Unravelling the secrets of the Pernatty Knob-tailed Gecko

Posted on Posted in Central Australia, scaly

A group of herpetological enthusiasts have been scouring the sand dunes of arid SA looking for, quite possibly the cutest creature to grace our continent. Let me introduce you to the Pernatty Knob-tailed Gecko (Nephrurus deleani).

Pernatty Knob-tailed Gecko (Photo by K. Jarman)

The ‘Outback Field Naturalists’ (a branch of Field Naturalist Society of SA) have been visiting suitable sites outside of the Pernatty’s known range, hoping to extend their recorded distribution. Their spotlighting and pitfall trapping efforts paid dividends last month when they found a couple of Pernatties at sites where they haven’t been recorded previously!

The Outback Field Naturalists celebrate success on their recent field trip (Photo by K. Jarman)

Amazingly, the Pernatty Knob-tail was only discovered in 1983 – how did we miss this guy!? It belongs to a group of Knob-tailed Geckos (genus Nephrurus) that are known for their big heads and ‘knobby’ tails. The Pernatties are another species with a restricted range, found in an area totalling about 500 km2 on sandy ‘islands’ surrounded by unsuitable habitat.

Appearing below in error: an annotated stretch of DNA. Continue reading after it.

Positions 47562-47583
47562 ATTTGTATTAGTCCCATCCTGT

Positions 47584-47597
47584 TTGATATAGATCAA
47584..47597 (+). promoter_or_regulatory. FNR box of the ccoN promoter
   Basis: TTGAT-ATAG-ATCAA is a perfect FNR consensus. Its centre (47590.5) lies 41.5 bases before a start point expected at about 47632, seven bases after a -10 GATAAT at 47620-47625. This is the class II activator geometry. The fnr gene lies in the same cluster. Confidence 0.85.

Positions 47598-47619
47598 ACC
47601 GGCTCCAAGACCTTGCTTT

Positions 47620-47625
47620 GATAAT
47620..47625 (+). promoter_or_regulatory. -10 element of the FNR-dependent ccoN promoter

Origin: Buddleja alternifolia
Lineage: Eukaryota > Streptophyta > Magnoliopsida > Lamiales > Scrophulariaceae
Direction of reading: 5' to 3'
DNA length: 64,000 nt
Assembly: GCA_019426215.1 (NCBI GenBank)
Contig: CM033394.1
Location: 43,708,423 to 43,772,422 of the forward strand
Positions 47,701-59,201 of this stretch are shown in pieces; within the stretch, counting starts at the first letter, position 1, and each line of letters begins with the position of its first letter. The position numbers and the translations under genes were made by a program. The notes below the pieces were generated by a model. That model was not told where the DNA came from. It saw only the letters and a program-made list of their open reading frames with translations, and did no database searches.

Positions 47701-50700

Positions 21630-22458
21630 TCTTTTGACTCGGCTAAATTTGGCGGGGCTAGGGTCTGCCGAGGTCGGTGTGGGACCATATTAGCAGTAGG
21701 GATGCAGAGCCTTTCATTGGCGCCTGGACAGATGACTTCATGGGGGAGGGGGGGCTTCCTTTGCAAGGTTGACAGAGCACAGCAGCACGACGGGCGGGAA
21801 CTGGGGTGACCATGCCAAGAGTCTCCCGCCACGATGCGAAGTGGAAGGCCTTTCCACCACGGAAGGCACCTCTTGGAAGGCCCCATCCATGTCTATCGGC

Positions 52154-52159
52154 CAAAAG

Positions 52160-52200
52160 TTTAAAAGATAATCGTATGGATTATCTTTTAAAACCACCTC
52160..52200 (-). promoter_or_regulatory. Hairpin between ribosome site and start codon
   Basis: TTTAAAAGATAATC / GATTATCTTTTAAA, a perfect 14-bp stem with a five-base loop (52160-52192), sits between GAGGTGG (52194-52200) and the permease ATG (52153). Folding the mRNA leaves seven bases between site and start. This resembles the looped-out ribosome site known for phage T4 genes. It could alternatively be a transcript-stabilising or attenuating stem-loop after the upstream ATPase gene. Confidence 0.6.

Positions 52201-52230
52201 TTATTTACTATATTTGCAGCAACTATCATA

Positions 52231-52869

A fair bit of research has been done on the Pernatties since their discovery. They are featured in ecologist John Read’s book, documenting his work on the species in the 90’s. He ponders why the Pernatty’s range is like a pinprick compared with the extensive range of the very similar Smooth Knob-tailed Gecko (Nephrurus levis), which is found across the remainder of sandy inland Australia. They have the same habitat requirements but these two do not co-exist, and we’re not really sure why.

The restricted distribution of the Pernatty Knob-tailed Gecko (taken form Wilson & Swan 2003)

A possible clue to this conundrum is the size of their tails. The Smooth Knob-tail has a fatter tail (hence more fat reserves) whereas the Pernatty’s tail is more slender. Perhaps Pernatty’s can prosper in areas where food is more readily available but are out-competed in harsher conditions by their fat-tailed cousins. More research must be done to unravel the reasons behind this curious distributional puzzle.

Since they were only found 30 years ago we still don’t know total population numbers or full distribution. This recent work by the Outback Field Naturalists is field ecology at it’s best! Helping to build our knowledge and better understand the enigmatic (and devastatingly handsome) Pernatty Knob-tail.

For more info see the SAALNRM fact sheet

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